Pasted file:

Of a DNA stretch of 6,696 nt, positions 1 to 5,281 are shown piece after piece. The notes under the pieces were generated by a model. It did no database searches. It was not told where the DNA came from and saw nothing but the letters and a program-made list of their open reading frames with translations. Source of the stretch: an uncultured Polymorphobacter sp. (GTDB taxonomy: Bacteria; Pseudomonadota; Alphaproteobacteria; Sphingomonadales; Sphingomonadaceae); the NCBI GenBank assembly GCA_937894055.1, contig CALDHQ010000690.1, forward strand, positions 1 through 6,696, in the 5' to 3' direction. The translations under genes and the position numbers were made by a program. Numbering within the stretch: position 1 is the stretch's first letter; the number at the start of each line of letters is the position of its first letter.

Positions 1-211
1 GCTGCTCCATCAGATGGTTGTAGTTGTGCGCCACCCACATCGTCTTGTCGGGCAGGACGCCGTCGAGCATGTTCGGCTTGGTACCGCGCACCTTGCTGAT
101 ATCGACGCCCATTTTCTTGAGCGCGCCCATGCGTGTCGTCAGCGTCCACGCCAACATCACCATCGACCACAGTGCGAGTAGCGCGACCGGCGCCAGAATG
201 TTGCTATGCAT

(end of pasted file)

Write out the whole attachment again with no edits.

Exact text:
Of a DNA stretch of 6,696 nt, positions 1 to 5,281 are shown piece after piece. The notes under the pieces were generated by a model. It did no database searches. It was not told where the DNA came from and saw nothing but the letters and a program-made list of their open reading frames with translations. Source of the stretch: an uncultured Polymorphobacter sp. (GTDB taxonomy: Bacteria; Pseudomonadota; Alphaproteobacteria; Sphingomonadales; Sphingomonadaceae); the NCBI GenBank assembly GCA_937894055.1, contig CALDHQ010000690.1, forward strand, positions 1 through 6,696, in the 5' to 3' direction. The translations under genes and the position numbers were made by a program. Numbering within the stretch: position 1 is the stretch's first letter; the number at the start of each line of letters is the position of its first letter.

Positions 1-211
1 GCTGCTCCATCAGATGGTTGTAGTTGTGCGCCACCCACATCGTCTTGTCGGGCAGGACGCCGTCGAGCATGTTCGGCTTGGTACCGCGCACCTTGCTGAT
101 ATCGACGCCCATTTTCTTGAGCGCGCCCATGCGTGTCGTCAGCGTCCACGCCAACATCACCATCGACCACAGTGCGAGTAGCGCGACCGGCGCCAGAATG
201 TTGCTATGCAT